Vengeance is a good passing play to run if you believe you can attack the defense through the linebackers and safeties, because its routes are stacked in layers vertically up the field. The tight ends strike the short and medium levels with a curl and post pattern, while the wide receivers run symmetric fade patterns just wide enough to prevent one deep safety from hovering in centerfield to break over for late coverage on either one. This means that the defense can play it conservatively and double cover both deep routes or swarm the middle zone, but probably not both at once.

Scimitar - Vengeance

The key route to this play is the right TE curl. While short, this route is an easy read and makes Vengeance a great passing play for converting 3rd and 4 or less yards. I make this route the Playmaker because a shallow drag to either side slips nicely under the more vertical routes run by the other three receivers, rubbing off tight man coverage. The post route is a bit more daring but very makable for medium gains, while the fade routes stretch the defensive backfield and offer nice opportunities for occasional deep strikes.

The compactness of Scimitar makes passing plays like Vengeance nice for attacking spread out zones, but at times things may get a little too crowded for comfort, especially when the defense plays tight man coverage. One nice feature of the Singleback-Big formation I used to create Scimitar in Madden 2005 is that by motioning the left TE outside the left flanker moves around to the wide left position, turning scimitar into a decent spread formation with a single motion. While not useful in every Scimitar play, this really creates a lot of room to work with for Vengeance, especially helping the deep fade patterns.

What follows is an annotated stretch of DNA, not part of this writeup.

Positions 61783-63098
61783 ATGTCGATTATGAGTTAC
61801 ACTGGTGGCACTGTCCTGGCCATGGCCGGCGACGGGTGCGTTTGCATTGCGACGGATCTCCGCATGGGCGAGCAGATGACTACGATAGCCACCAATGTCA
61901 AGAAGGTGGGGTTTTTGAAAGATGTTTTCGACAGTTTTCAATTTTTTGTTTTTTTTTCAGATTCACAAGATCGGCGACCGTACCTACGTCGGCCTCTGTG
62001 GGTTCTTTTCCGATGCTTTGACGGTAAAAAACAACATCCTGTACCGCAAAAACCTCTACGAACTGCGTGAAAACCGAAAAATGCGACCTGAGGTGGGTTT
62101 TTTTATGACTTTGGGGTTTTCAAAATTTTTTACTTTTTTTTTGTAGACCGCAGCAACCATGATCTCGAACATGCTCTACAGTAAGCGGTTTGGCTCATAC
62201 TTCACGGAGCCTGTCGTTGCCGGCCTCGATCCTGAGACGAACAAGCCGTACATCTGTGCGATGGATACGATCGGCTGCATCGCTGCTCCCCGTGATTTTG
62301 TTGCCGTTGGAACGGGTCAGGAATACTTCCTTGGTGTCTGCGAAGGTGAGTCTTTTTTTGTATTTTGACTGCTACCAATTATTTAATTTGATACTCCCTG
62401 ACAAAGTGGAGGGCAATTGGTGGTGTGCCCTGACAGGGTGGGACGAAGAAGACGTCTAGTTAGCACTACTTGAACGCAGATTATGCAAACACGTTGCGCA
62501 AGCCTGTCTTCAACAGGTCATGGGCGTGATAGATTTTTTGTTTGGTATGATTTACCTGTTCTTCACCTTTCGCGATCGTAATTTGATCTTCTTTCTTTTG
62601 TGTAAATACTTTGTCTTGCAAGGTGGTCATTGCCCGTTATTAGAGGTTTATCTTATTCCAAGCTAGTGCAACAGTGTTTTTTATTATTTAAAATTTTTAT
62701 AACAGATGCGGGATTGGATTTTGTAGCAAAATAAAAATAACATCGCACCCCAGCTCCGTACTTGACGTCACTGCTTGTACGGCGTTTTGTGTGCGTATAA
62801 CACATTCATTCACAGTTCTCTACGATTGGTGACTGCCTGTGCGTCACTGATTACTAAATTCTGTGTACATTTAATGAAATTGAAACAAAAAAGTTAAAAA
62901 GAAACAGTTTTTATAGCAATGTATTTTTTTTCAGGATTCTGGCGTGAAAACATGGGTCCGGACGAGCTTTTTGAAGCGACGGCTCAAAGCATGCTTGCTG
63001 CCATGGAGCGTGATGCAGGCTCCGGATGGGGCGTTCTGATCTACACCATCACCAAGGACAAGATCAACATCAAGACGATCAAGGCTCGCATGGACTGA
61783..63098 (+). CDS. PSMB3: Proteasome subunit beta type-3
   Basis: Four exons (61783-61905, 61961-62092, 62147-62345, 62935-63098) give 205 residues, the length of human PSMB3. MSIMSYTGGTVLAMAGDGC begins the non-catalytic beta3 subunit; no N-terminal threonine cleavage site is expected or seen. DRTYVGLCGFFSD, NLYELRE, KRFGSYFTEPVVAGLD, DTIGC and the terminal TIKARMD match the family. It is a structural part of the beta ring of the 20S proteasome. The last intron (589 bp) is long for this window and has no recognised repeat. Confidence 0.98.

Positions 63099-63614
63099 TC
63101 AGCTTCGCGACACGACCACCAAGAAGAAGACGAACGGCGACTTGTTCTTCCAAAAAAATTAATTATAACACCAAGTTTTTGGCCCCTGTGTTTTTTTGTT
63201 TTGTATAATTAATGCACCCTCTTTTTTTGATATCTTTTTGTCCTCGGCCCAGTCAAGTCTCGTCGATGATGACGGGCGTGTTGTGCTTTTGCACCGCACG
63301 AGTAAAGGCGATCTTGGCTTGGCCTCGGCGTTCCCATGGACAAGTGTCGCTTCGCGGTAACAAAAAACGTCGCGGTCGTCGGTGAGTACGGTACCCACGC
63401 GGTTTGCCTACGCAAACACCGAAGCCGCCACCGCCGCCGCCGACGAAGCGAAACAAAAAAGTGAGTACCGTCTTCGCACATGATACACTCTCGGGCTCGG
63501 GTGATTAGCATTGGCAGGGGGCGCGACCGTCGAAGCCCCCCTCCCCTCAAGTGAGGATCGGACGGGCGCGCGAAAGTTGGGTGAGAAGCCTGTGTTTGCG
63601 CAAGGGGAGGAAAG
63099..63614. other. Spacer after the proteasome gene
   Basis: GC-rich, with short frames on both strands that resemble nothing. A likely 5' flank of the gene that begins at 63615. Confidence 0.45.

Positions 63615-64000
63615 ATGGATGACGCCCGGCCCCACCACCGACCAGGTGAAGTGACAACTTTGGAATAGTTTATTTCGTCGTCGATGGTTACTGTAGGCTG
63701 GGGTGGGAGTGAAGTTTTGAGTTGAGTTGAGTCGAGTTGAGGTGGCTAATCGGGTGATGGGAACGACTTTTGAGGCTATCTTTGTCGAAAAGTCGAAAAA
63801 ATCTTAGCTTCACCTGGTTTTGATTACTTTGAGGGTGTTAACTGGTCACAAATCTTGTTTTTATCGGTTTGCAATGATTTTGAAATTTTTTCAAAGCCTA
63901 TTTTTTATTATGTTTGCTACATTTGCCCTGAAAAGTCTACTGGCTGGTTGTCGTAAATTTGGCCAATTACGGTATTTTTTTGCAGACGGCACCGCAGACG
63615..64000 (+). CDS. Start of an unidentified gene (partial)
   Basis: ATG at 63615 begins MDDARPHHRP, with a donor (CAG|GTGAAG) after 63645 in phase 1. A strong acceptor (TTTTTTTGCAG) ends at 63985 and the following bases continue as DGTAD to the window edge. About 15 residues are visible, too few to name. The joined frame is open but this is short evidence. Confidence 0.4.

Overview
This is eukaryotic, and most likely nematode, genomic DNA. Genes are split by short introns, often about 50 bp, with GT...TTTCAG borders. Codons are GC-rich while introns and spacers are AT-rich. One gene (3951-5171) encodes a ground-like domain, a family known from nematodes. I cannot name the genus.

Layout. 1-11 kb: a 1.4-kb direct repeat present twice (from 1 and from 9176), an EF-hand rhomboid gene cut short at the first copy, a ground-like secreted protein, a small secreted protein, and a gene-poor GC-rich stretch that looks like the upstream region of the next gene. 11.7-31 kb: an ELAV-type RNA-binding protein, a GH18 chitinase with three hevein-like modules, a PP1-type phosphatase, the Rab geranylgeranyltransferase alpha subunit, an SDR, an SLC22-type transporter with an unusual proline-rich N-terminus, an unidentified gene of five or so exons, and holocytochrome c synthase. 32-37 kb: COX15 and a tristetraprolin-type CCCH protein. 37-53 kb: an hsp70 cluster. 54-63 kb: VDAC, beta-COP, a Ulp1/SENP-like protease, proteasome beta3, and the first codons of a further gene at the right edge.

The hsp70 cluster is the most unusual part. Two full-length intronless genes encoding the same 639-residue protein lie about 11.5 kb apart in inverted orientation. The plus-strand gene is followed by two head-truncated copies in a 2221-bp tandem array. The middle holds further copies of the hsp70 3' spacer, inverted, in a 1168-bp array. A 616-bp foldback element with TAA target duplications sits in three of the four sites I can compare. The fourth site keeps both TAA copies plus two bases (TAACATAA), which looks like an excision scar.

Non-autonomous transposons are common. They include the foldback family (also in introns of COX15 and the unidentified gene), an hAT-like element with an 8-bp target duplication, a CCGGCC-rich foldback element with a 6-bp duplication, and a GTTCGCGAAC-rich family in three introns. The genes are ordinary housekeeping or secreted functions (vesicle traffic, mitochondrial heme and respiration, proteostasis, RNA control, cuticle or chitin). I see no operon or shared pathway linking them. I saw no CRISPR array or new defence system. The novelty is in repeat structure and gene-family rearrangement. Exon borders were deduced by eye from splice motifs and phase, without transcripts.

Player Assignments

Position Action
O-Line Pass Block
QB Dropback 2yd
Left TE 5yd Post
Left Flanker N1W1-N3W1-N5W1 (open)
Right TE 4yd Curl
Right Flanker N1E1-N3E1-N5E1 (open)
RB Pass Block

See the Madden Playbook Guide for a description of these symbols.

Read Progression

  1. TE curl
  2. TE post
  3. Right flanker fade
  4. Left flanker fade

Compared to many of my pass plays, especially those with four or five routes, this one has a refreshingly simply read progression: no quick reads built into the regular progression, no double reads for any player. Of course there may be times when you see that a receiver is going to burst wide open right off of the snap, and as usual I recommend throwing order out the window and attacking the first, best opening you see, but with this play just let it come naturally.

We start with the TE curl. I prefer to throw this against man coverage or a LB blitz. It can be squeezed past LBs in zone, but the window is usually pretty small and you risk a deflection or interception. Next is the post route. This is the best shot for solid, 10-15 yard gains, but requires care because this pass demands more touch than you might expect. Unless the LBs completely vacate the middle on a blitz the QB will need drop the pass in over the head of the MLB but well short of the safeties. This can be tough because the WRs will not have gone deep enough to demand the full attention of safeties in deep zone quite yet. Finally look for the fade routes deep. The best bet is too look for whichever side has single coverage and put the ball deep to minimize risk of an interception.

I generally use Vengeance with the intent of hitting the TE curl for short, reliable yardage. The fade patterns are more opportunistic routes, I generally look deep only when the defense smothers the short zone. If TE curl is covered you can use the Playmaker to move the TE to open spot, probably while rolling out to the right, though this really is best for creating a safe way to get rid of the ball and avoid a sack than to make a big gain.




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